e) Their financiers are getting extremely nervous that many of the depositors who are already committed to buying will not be approved for financing under B20 when it’s time to close. This will force the builder to go after them in court, with no assured outcome. Some of these depositors will be insolvent if they can’t close on financing but are legally obligated to close on the condo unit. Thus, the builder’s lenders aren’t completely confident that “70% pre-sold” or even “100% pre-sold” means what it did a year ago.

        That’s my guess.

        • Grizzly Gus 1 year ago

          Fair point. Actually the most reasonable thing a builder could do. Avoid a situation where you are chasing a bunch of people with no money. Always thought a single buyer deafault was covered in insurance though. At least for builder

          • Alistair McLaughlin 1 year ago

            Exactly. Those angry depositors who “lost 20% appreciation” should thank the builder for saving their sorry asses. Otherwise, more than a few of them would have ended up telling their sob stories on websites like this one.

            https://www.communityforfairness.ca/our-stories

            The Mattamy buyers would be dancing with joy if the builder cancelled the whole project and refunded their deposits. Those condo depositors have no clue the bullet they might have just dodged.

    • Xelan 1 year ago

      Definitely an interested twist of the story.
      I don’t buy that story about rise in the cost of labor/materials which is considered as official version.
      Most likely it’s one of the other reasons provided by Grizz and Alistar.
      As soon as those buyers file lawsuits the truth should be revealed. So we should know the real reason relatively soon.

      What will be the result?
      I guess some of those abandoned buyers will try to re-enter the market which should temporary boost condo prices even further before the collapse but others will give up on buying real estate completely for now (and will thank those builders later:))

      There is no doubt projects cancellation is a bad sign for RE market.

      • Xelan 1 year ago

        So if the builders are right here is what we have:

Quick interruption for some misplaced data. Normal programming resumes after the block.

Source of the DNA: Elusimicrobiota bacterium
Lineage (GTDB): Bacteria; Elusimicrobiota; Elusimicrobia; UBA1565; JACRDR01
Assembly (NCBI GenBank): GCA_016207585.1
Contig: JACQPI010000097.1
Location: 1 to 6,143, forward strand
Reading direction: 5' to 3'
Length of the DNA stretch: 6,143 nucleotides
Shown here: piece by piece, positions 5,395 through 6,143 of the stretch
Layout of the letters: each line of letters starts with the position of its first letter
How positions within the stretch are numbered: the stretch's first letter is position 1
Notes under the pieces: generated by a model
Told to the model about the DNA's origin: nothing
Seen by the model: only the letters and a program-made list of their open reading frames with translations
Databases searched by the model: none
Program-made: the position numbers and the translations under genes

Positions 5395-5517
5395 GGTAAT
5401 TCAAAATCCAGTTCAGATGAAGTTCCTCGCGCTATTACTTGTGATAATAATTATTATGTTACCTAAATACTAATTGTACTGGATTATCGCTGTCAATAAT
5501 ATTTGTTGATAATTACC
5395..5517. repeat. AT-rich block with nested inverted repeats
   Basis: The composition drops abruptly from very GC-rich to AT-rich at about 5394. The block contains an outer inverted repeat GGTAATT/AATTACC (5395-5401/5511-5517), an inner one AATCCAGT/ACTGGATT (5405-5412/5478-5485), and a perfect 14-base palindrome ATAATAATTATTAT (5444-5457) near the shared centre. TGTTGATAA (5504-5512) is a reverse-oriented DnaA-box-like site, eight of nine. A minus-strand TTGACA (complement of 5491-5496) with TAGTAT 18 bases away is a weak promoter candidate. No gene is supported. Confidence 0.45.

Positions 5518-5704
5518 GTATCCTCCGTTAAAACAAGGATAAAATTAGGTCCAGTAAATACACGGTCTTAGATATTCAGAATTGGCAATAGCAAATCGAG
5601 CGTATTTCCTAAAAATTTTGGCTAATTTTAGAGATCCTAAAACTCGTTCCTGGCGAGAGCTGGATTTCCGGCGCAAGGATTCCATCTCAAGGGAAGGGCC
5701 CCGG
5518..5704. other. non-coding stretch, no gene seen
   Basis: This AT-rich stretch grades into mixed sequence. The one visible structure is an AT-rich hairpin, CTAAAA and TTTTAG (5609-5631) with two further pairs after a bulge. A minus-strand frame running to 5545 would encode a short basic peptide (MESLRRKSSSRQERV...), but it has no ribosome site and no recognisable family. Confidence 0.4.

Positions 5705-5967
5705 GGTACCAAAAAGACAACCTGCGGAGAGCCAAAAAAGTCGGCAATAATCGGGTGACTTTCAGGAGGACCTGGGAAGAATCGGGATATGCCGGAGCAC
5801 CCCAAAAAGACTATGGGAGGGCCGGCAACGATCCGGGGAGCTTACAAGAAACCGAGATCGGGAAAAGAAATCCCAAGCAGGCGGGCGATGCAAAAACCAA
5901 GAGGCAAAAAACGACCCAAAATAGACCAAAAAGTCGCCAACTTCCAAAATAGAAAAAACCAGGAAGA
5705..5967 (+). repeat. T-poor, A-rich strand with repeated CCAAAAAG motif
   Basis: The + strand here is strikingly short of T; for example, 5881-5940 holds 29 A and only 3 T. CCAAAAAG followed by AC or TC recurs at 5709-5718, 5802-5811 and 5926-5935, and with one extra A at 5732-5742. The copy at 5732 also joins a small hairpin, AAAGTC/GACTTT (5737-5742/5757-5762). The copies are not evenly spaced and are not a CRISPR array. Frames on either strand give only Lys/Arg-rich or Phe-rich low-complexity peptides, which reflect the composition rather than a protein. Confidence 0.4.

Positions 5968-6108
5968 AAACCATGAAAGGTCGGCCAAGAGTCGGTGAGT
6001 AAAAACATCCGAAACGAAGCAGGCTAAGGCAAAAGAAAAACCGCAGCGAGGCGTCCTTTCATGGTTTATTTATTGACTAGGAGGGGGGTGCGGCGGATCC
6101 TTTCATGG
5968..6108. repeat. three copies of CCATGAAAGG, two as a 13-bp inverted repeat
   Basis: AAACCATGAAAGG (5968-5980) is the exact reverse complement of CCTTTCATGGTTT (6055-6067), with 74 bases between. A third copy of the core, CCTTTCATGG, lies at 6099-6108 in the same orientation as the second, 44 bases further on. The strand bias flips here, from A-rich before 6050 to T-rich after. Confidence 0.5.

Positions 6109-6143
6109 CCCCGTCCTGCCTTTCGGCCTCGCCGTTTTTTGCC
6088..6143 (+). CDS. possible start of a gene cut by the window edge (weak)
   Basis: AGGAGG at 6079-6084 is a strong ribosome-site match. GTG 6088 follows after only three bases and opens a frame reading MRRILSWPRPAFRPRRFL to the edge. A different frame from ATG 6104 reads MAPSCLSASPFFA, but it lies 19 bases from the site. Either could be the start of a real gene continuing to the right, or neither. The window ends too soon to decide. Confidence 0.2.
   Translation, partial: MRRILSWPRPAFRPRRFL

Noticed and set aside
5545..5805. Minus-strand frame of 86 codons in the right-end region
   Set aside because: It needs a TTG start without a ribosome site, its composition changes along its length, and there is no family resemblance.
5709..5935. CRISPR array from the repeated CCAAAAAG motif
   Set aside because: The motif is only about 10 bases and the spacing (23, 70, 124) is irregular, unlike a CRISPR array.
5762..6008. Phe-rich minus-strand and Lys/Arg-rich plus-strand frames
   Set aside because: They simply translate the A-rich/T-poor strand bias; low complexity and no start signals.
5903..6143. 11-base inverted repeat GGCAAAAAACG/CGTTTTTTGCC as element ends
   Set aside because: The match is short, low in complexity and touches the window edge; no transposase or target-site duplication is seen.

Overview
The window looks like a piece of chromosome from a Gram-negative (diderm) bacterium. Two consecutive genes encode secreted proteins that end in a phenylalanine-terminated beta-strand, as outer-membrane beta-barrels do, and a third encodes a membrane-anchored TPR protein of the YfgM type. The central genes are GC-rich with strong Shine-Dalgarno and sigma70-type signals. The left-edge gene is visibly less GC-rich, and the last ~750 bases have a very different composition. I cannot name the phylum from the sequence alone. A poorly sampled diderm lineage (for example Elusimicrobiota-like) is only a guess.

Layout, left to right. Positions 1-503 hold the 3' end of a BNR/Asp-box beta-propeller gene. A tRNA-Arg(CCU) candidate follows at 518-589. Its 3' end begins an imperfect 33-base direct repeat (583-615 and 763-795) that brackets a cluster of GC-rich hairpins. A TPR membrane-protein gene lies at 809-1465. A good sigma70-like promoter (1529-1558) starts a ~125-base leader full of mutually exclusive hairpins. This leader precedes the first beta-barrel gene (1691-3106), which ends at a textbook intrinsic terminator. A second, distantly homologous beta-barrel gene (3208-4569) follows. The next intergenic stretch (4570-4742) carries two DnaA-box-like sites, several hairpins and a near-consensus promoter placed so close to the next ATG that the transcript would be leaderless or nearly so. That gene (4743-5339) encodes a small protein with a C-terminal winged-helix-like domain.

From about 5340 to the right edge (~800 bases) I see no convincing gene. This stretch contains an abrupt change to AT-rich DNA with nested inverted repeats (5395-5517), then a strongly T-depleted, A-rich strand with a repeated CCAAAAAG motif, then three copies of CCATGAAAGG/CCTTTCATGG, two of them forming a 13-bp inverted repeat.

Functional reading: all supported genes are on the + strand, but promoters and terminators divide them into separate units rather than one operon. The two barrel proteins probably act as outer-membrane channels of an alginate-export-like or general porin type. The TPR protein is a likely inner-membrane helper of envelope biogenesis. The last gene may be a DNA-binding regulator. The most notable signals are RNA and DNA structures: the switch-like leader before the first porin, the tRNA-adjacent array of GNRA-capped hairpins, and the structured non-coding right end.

Suppliers /contractors are setting their prices so high that for the builder it’s not profitable to build condos which are so expensive that won’t generate a positive cash flow anymore.

        How ridiculous is that?

        I’m familiar with one of the builders which is building around Toronto. For those who don’t know here is how it works:
        Builder buys land around Toronto in 2010. It takes 5-10 years to get all permission before they can even start selling anything. So first of all they are sitting on 5-10 years of land appreciation.
        As soon as all approvals are in place builder launches the sale of 1st phase of houses. Those houses are listed at $400k+.
        In 2 years they launch 2nd phase of houses which is listed $550k+ (exactly the same houses on exactly the same land they own).
        In another 2 years third phase is launched with houses $700k+ (again, exactly the same houses)
        Those sale prices are very close to real prices used by that builder.
        It used to be so profitable so you can’t even imagine.

        I’ve read that even in Toronto it takes 5-10 years to get all approvals. Builders benefit from all those years of land appreciation so unless they leverage same way as home owners with HELOCS and other ways to use existing equity to launch new constructions it’s hard to understand how rising costs can bring those projects down.

  • Knotmi Rhelnm 1 year ago

    What is stopping the recession? We should’ve in one based on that last graph.